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I have been struggling in bash to parse and read a parameter file into multiple gobal variables. We run both HPUX and Linux environments, and I'm trying to get this working in BASH. It is currently giving me error on the sed statement. Even when I take out the sed, inside the loop it reads the variable(s), but it the values revert to the global definition as soon as I'm out of the loop. Have tried adding "#!/bin/sh" at top of file, but that doesn't work like borne shell, the commented code is borne shell from the HPUX system. Any help would be appreciated!

set -xv

ReadStat() {
set -xv

while read EngName AllTabs Distribs DropDist BlockSet BlockExp BlockBy MaxProcs ; do
   echo "read: EngName=$EngName AllTabs=$AllTabs Distribs=$Distribs DropDist=$DropDist BlockSet=$BlockSet BlockExp=$BlockExp BlockBy=$BlockBy MaxProcs=$MaxProcs "
done < sed -e "s/||/|-|/g" -e "s/||/|-|/g" -e "s/||/|-|/g" -e "s/|/ /g" $StatFile 

#cat $StatFile |\
#  sed -e "s/||/|-|/g" -e "s/||/|-|/g" -e "s/||/|-|/g" |\
#  sed -e "s/|/ /g" |\
#  read EngName AllTabs Distribs DropDist BlockSet BlockExp BlockBy MaxProcs


# main() {

BaseNameIs=`basename $0 '.sh'`


# BlockExp=`date '+%Y%m%d%H%M'`
BlockExp=`date '+%Y%m%d'`'0000'



# main() }

Input file looks like:

share|improve this question
Any chance you'd like to skip BASH and use Perl? A split would do wonders on a one-liner like that... my ($EngName,$CronJob,$Distribs,$DropDist,$AllTabs,$BlockSet,$BlockExp,$BlockBy,$Ma‌​xProcs,$MyHost)=split('|', $lineIn); $MyHost=defined($MyHost)?$MyHost:`hostname`... – abiessu Jan 7 '14 at 21:54
Aren't he first 3 -es in your sed -e "s/||/|-|/g" -e "s/||/|-|/g" -e "s/||/|-|/g" -e "s/|/ /g" $StatFile duplicates? you only need 1 of those because you're using the 'g'. Oh, and of course feeding sed .. into a redirect (<), would require process substitution, ie. while ... ; done <(sed ....) or maybe < <(sed ...). OR move the sed to feed the while thru a pipe at the front, sed ... | while ... Good luck. – shellter Jan 7 '14 at 22:16
actually, those are present in case the file has no values. Even with the global, ||| will only be fixed by the first substitute, the second substitute will catch the second immediate occurance. The third is probably redundant. – user3170886 Jan 7 '14 at 22:50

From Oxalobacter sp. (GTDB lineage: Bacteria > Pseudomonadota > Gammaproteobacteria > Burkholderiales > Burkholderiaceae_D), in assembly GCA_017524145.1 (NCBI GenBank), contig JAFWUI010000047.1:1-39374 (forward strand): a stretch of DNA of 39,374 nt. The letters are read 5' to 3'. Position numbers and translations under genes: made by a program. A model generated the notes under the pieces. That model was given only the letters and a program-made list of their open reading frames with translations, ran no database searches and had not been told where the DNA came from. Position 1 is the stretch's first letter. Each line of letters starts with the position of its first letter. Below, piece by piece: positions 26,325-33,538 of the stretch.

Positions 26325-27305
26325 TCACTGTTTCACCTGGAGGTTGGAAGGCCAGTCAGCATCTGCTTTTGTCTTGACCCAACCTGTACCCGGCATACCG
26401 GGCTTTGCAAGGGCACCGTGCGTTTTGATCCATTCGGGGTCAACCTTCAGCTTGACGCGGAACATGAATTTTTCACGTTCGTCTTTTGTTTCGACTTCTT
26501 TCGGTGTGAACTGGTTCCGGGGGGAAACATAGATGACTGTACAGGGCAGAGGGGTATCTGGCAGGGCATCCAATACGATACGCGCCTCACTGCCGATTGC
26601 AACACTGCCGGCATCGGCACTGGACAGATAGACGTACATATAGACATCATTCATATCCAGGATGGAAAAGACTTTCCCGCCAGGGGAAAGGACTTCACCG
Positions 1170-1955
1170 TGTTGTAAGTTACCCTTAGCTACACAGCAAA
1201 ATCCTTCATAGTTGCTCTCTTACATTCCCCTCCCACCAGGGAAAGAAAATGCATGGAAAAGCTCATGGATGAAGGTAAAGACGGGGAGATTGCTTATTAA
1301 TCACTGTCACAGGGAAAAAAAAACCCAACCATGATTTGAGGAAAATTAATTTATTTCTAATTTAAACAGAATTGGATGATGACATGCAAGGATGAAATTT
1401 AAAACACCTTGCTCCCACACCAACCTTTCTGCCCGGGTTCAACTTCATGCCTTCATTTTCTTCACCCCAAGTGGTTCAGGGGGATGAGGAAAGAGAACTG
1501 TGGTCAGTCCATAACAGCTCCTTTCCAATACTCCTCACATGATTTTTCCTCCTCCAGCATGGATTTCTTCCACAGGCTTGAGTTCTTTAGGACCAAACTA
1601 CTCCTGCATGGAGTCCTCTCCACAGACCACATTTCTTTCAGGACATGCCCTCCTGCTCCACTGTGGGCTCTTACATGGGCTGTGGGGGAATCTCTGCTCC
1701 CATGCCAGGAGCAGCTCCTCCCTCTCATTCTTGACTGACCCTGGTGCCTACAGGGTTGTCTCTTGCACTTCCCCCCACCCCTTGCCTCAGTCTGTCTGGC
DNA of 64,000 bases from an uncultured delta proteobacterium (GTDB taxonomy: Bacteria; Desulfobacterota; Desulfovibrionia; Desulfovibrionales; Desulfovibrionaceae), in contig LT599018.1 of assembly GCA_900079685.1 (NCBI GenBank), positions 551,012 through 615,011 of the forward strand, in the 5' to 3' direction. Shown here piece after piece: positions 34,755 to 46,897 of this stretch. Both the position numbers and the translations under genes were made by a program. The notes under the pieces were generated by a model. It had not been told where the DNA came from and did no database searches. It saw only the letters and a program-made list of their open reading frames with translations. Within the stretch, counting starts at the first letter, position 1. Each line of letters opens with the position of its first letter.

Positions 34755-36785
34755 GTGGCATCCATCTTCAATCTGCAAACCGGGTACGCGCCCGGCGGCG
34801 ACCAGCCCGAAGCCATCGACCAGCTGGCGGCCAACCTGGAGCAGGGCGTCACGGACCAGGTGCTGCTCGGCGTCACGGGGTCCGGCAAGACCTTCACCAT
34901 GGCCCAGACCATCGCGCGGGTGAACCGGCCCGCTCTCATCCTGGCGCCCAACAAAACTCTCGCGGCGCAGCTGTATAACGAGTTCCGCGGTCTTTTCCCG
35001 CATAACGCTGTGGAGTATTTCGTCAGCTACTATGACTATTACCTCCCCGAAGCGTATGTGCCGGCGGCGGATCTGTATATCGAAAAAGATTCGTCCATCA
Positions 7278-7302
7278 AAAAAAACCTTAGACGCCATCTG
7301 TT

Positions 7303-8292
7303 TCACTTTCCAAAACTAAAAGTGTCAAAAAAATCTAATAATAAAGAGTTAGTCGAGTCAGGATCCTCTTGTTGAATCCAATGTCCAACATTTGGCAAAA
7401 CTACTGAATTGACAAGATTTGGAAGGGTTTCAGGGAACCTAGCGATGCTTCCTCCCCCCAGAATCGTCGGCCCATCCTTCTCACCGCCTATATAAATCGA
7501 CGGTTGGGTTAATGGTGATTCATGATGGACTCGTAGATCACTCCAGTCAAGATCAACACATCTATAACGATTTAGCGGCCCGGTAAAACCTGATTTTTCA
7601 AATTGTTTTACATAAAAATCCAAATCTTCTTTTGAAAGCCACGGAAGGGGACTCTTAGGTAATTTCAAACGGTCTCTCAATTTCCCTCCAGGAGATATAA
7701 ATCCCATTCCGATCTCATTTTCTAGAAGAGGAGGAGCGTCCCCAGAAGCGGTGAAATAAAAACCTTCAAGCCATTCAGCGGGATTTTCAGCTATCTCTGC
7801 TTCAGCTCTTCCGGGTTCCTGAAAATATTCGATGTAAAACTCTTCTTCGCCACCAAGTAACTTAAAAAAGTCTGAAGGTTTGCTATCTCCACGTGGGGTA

PERL would be interesting, but we have a huge library of borne shells... I'd have to write some kind of translation utility (which I may have to do for bash anyway.... ) – user3170886 Jan 7 '14 at 22:51

3 Answers 3

The bash read command can handle this:

vars="EngName AllTabs Distribs DropDist BlockSet BlockExp BlockBy MaxProcs"
IFS='|' read -r $vars dummy < kz.stat
for var in $vars; do echo "$var = ${!var}"; done
EngName = it1xxx
AllTabs = Y
Distribs = B
DropDist = N
BlockSet = Y
BlockExp = 201401071110
BlockBy = none
MaxProcs = 30

It's crucial to not quote $vars in both the read and for commands.

share|improve this answer
nice. Totaly forgot about the IFS trick today. You need to eval instead of echo to set the variables for further use though. – yaccz Jan 7 '14 at 23:15
No need for eval anywhere. The echo is simply to demonstrate that the variables have been set correctly by the read command. – glenn jackman Jan 8 '14 at 2:09

The problem is that while loops generally run in their own sub-shell. Probably the most straightforward solution is to save the output into a temporary file and then source the temporary file.

Here's a web page that illustrates some solutions. wiki page

share|improve this answer
#! /bin/sh

vars=( "x" "b" )


echo 'foo|bar|' >> $input_file

Read() {
    cnt=`cat foo | sed 's/[^|]//g' | wc -c`
    cnt=$(( cnt - 1 )) # because the trailing "|"

    for i in `seq 1 $cnt`; do
        j=$(( $i - 1 ))
        eval "${vars[$j]}=`cat $input_file | cut -f $i -d "|"`"



echo $x
echo $b
share|improve this answer
Thank you all! The first option with IFS worked quite well! vars=( "EngName AllTabs Distribs DropDist BlockSet BlockExp BlockBy MaxProcs" ) ReadStat() { IFS='|' read -r $vars dummy < $StatFile } – user3170886 Jan 8 '14 at 0:14

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